In energy, the downstream sector has been affected by shrinkage of the domestic market and a fall in economic activity due to high inflation (forecast by IHS Markit at 41% in 2018) and record-high local policy interest rates (60%). By contrast, upstream and export sectors have benefited from higher earnings margins in pesos per US dollar exported. Since the beginning of Macri's term (December 2015), the price of Brent oil per barrel has increased by 113% (from USD38 to USD81). Coupled with peso depreciation, this generates more incentives for investment in unconventional oil and gas development, particularly shale gas and tight oil deposits in Vaca Muerta, a sector where the government is actively looking for investment. Mining companies have criticized the new taxes, flagging an average 17% decline in their share prices following the announcement. In 2015, the government removed a 10% export tax for mining, which has now been restored at a rate of ARS4 per USD1.
Industries such as the metallurgic, automobile, chemicals, and pharmaceuticals will see their costs increase because of the stronger dollar as they import 40-70% of the inputs required for local production. However, the negative effect in skilled-labor-intensive sectors, such as mining, upstream energy, the industrial sector, and pharmaceuticals, will be partly compensated by lower labor costs, which are paid in pesos despite large companies calculating profits in US dollars.
Outlook and implications
The introduction of a free-floating band in early October - which allows the Central Bank of Argentina to intervene only if the peso fluctuates outside the band of ARS34-44/USD1 - has helped stabilize the peso, which has maintained an average of ARS38/USD1 so far in October. However, IHS Markit expects further peso depreciation, to reach ARS41/USD1 by end-2018, and ARS49/USD1 by end-2019. This means that exchange-rate movements will continue to favor exporters, particularly relative to the exchange rate in 2017 (ARS19/USD1), which discouraged exports, leading to Argentina's overall trade deficit.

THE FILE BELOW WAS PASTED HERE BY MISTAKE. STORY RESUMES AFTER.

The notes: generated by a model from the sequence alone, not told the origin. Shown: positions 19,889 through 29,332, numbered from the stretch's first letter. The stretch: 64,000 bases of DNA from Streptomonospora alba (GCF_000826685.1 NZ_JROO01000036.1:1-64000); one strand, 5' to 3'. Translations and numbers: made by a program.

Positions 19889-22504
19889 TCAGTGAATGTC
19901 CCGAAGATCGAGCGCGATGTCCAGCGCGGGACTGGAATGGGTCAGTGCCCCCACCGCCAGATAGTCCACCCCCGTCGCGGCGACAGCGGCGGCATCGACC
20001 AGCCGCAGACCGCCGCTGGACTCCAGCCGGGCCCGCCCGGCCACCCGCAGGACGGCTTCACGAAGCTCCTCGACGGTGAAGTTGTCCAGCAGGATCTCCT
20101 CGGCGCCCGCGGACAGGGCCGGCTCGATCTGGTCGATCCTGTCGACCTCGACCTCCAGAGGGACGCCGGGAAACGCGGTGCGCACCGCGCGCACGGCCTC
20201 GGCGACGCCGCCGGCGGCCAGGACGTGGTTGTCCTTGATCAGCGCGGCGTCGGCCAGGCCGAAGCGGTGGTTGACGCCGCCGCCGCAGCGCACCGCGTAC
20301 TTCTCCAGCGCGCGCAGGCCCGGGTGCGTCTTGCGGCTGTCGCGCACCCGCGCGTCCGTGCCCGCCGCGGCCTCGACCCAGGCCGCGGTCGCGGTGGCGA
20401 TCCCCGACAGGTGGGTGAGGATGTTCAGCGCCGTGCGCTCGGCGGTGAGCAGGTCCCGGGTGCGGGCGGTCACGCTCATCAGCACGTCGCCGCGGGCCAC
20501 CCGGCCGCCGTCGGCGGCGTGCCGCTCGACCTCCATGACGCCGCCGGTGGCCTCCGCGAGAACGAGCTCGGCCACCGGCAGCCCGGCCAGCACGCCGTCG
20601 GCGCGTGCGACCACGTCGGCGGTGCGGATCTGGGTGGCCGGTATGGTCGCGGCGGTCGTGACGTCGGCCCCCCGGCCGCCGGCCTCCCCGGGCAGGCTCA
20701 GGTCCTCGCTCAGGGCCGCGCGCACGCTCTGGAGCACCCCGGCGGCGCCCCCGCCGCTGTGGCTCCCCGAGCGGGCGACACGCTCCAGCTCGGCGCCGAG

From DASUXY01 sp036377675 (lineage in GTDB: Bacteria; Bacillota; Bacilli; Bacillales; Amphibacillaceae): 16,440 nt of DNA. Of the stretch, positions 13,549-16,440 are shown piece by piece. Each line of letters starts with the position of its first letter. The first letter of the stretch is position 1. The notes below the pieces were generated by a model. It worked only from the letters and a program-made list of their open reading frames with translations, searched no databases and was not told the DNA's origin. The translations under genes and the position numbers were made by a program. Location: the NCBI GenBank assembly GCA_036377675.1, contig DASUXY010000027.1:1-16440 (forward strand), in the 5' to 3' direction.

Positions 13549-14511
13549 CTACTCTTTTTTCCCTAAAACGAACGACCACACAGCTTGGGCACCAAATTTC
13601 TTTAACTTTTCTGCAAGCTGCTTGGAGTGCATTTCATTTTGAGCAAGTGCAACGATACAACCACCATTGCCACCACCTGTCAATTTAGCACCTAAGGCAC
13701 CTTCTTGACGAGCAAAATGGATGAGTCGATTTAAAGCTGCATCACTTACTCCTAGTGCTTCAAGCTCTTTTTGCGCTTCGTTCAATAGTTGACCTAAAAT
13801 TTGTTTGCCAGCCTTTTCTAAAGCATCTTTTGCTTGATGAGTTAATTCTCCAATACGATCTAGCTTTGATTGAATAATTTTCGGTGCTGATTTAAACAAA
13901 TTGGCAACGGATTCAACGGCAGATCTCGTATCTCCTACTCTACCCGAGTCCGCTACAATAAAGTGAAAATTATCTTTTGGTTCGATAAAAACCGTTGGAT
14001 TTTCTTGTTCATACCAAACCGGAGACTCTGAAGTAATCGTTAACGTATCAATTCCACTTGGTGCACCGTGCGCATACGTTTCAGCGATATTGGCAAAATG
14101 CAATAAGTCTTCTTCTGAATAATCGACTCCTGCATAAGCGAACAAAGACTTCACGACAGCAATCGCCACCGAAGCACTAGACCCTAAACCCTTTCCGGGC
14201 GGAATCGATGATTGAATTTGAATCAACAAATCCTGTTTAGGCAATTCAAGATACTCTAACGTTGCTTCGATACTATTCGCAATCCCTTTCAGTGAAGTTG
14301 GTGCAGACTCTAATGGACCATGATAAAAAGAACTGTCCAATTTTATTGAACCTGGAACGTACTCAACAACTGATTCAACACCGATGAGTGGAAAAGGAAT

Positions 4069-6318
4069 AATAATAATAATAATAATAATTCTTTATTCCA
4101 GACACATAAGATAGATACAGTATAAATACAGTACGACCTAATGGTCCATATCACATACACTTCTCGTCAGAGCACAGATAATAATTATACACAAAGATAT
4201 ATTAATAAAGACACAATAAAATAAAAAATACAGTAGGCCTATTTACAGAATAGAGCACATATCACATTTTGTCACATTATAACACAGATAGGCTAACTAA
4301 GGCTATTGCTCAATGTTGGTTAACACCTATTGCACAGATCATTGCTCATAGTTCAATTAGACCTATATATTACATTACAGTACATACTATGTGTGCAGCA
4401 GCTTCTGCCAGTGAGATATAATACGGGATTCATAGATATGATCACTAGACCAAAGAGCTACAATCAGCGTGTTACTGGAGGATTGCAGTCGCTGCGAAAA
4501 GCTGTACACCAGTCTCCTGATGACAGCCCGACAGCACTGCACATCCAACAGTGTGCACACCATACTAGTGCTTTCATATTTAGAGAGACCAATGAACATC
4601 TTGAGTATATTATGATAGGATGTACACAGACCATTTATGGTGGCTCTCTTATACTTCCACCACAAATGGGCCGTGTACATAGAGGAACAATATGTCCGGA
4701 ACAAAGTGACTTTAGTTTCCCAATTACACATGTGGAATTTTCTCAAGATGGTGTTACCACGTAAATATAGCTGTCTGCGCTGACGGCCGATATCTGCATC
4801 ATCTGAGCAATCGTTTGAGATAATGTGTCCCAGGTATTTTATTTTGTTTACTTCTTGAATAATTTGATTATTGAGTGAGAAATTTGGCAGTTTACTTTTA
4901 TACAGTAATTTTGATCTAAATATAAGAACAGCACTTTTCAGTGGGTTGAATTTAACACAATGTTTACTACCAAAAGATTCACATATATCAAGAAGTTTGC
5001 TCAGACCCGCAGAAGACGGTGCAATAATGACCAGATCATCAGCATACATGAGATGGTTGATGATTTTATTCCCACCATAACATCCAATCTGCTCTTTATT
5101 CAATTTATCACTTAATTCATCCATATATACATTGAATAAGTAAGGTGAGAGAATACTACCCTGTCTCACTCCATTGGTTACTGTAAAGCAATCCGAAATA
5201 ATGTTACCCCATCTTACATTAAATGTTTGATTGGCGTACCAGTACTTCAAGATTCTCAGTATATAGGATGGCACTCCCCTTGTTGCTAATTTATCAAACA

However, the export sector will face increased risks of labor strikes, encouraged by worsening unemployment (forecast at 10.1% for 2018 by IHS Markit, up from 8.3% in 2017), high inflation and increases in fuel prices. Labor disputes are likely to disrupt supply chains affecting the export sector. In particular, strikes by truck drivers and port workers will cause delays to exports, particularly at the port hub of Rosario, and increase operating costs for exporters. The likelihood of labor strikes to increase pressure on the government will remain high over the coming year, as the economic situation is unlikely to improve. Argentina's economy is already in recession, and IHS Markit forecasts a contraction by 2.3% of GDP in 2018 and 1.7% of GDP in 2019. Although protests and strikes are unlikely to derail the government's efforts to reduce the fiscal deficit, increased political pressure is likely to slow the implementation of spending cuts.
A reduction in strike risks would be indicated if the government succeeds in lowering inflation in the coming months, in turn easing union demands for wage increases. A prolific harvest in the first quarter of 2019 would indicate boosted exports, also serving as an indicator of more positive economic growth and peso stabilization.